Canyoning in the Blue Mountains

Ever since I discovered that canyoning was a thing it has been high on my list of things that I wanted to do. (I don’t have a bucket list as such, but if I did it would be close to the top.) It has been a few years since I first found out about it and last year I decided that I was finally going to book a canyoning tour – but then another lockdown hit and I wasn’t able to. So going into 2022 I was determined to book a tour before the year got away from me. This was multiplied when I was walking in the Blue Mountains with some of my family and came across a group that was finishing up their canyoning tour at Empress Falls. The last part involved abseiling down the waterfall into the water below.

This was the last inspiration that I needed and I booked the tour shortly after – booking a spot for my sister as well. When she found out that I wanted to do it she was really excited to join me, so we were able to book a tour while she was visiting. We drove up the day before the tour and we got to Katoomba on the in the early evening you couldn’t see a thing, there was thick fog everywhere. We visited Echo Point to see the Three Sisters but we couldn’t even see an outline of them because the fog was that thick.

The next morning when we arrived at the meeting point we were told by our guides that there had been a landslide in the canyon that we were planning on doing. This meant that we weren’t able to do that particular canyon (which I was a bit sad about because it was the one that involved jumping into and swimming through the water and then finishing with the waterfall abseil), but we could still do a different canyon. We got geared up in our wetsuits and headed off (again, through very thick fog) to Juggler Canyon. It was a bit of a walk to get to the start of the canyon and then we dove straight in with our first abseil!

The first abseil was a fairly easy one to get us used to the techniques involved – and I’m glad it was a small one, because it didn’t stop me from slipping a bit and getting a pretty solid bump on my elbow. (I don’t usually bruise easily but I got a bit of a battle scar in this instance)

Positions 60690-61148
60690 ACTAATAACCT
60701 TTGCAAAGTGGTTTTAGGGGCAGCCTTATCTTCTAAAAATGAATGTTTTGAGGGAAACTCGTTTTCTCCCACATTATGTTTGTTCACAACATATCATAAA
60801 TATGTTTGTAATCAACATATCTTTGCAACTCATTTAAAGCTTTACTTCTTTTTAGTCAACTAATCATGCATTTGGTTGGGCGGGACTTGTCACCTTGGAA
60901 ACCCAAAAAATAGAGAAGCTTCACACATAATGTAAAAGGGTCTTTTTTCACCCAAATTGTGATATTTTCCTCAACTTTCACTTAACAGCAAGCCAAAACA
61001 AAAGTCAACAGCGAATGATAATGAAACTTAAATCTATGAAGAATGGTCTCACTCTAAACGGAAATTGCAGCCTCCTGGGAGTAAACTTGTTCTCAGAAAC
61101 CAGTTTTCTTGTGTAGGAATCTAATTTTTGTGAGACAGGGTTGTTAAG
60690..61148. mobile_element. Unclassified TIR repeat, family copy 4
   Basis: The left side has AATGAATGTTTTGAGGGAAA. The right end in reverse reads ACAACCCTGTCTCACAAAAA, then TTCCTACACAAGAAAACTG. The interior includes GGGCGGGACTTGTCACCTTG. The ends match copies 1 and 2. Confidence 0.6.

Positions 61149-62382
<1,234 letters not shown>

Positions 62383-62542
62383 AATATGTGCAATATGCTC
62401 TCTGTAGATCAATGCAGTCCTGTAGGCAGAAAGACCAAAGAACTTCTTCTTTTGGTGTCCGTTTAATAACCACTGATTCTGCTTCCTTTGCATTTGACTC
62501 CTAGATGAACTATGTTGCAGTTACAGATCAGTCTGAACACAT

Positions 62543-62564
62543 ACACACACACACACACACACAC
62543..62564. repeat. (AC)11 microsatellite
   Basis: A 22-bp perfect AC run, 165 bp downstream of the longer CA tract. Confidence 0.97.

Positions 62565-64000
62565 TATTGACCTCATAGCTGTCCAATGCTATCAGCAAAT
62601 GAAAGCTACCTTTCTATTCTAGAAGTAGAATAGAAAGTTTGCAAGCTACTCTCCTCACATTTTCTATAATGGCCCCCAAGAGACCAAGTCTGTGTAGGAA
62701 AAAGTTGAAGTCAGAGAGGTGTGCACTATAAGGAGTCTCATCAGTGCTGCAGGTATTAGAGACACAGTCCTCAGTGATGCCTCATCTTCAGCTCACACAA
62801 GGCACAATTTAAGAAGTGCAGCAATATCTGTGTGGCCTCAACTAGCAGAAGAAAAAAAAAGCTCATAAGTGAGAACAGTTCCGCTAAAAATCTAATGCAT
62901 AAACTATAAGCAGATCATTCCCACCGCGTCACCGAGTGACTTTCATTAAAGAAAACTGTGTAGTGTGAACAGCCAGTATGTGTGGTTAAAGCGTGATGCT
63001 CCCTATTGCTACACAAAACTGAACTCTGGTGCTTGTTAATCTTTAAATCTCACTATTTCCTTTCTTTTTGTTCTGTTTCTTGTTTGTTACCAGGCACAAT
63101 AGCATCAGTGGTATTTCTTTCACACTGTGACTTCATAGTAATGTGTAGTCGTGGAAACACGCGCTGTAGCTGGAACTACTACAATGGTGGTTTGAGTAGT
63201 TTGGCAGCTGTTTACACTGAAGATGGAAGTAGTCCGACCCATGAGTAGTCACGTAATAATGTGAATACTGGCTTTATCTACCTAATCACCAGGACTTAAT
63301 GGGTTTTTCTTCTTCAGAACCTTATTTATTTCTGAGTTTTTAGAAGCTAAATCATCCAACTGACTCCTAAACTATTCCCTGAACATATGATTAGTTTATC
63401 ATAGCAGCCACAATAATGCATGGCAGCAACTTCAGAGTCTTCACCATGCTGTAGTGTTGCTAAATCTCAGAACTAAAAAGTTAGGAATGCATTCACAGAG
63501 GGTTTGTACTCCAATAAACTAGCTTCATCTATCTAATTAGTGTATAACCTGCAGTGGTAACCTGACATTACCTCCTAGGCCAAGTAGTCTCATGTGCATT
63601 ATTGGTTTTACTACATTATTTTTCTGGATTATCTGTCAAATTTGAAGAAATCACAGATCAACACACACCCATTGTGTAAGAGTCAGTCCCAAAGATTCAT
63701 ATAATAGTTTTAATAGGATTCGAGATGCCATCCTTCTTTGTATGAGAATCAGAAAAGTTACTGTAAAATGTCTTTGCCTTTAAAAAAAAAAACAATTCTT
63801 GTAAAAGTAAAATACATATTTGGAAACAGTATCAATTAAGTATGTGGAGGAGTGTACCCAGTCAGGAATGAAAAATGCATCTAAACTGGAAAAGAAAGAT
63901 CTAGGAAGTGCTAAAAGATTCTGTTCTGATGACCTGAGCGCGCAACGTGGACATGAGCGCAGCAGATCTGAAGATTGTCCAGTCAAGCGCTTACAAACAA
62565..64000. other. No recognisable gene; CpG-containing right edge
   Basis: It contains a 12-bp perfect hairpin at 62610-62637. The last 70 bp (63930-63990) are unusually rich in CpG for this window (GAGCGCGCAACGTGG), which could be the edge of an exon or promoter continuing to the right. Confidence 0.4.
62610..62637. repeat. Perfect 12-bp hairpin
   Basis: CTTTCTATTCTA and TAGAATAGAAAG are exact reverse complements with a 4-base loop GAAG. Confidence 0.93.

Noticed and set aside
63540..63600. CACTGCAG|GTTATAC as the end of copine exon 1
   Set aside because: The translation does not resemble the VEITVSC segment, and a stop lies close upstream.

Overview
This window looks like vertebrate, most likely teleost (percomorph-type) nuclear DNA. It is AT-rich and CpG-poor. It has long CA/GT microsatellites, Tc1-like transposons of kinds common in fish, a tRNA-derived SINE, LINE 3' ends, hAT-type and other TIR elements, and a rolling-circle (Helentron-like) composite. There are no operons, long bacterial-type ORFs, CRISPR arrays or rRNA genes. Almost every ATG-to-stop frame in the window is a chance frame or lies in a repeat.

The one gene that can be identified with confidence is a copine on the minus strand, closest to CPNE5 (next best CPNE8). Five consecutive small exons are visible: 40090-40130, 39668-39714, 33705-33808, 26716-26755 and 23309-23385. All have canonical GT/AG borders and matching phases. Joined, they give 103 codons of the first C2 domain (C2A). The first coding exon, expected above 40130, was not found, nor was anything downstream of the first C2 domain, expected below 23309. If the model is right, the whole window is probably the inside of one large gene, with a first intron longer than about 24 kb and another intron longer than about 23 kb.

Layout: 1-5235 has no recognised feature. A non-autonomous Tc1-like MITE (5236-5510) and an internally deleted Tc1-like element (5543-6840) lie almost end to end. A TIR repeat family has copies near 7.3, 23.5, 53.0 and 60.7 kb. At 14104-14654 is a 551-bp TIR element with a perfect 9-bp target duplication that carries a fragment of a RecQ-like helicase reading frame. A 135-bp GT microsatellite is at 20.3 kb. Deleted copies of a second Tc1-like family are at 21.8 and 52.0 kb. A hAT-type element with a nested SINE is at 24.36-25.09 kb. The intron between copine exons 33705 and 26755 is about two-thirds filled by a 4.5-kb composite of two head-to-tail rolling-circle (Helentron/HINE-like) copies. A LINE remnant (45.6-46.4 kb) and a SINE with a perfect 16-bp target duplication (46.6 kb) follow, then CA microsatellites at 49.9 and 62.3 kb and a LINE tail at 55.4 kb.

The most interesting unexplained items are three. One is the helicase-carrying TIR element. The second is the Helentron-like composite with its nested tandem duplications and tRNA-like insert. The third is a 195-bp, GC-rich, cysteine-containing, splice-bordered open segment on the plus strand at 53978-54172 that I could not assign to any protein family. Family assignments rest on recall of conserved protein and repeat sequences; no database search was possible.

We had about 10 of us in the tour and only one person could go at a time down each abseil, so a lot of time was spent waiting at the top or the bottom for people to take their turn, but this was a great opportunity to get to know some of the others a bit better.

Apologies for tbe blurry photos – they were all taken on a go pro

As we continued through the canyon there was a mixture of abseiling, climbing on and around rocks and even a zipline! My favourite abseil was definitely the last one. My sister and I were the last ones to do this one, so we spent a lot of time watching people disappear over this ledge and hearing the guides tell them to ‘jump’. I was definitely a little bit nervous and didn’t really know what to expect, but when it was my turn, I just decided to go for it. I slowly made my way down and then jumped and found myself hanging 20 metres or so above the ground. It was really fun and then I got to watch from the bottom as my sister took the leap.

When we finished our final abseil we joined the rest of the group that had already got lunch out and were enjoying a bit of a break. We joined them and then before long the first group started the trek back up to the car. A few of us waited a bit longer and then headed off as well. I was a little bit nervous about this part because I am not the fastest person when walking uphill and I was grateful to be with the second group that seemed happy to go a bit slower. The track soon joined the Grand Canyon track – which is a stunning walk that I have done a few times. We made our way along this track for a while (stopping to take some photos and our guide pointed out some interesting animals and plants) and then broke away from the Grand Canyon track to make our way back to the car. It was pretty steep uphill for a while and then eventually evened out for a bit. It was a relief to get back to the car and sit down. We drove back to Katoomba, which was still completely foggy – my poor sister didn’t actually get to see much of the Blue Mountains apart from the small part that we saw on the tour.

Walking along the Grand Canyon Track

I really enjoyed the canyoning experience and I’m so grateful that I got to do it. I would love to do it again when the canyon that we were initially going to do is open – I love the idea of getting to swim/rock scramble through a more narrow canyon. I would highly recommend canyoning to anyone that gets the opportunity but be warned – it does involve some amount of climbing and rock scrambling. In my opinion it is totally worth the potential cuts and bruises as it provides a unique perspective of the Blue Mountains (or whatever location you are doing it in) that you don’t get to see when you are doing the other usual tourist activities or hikes.

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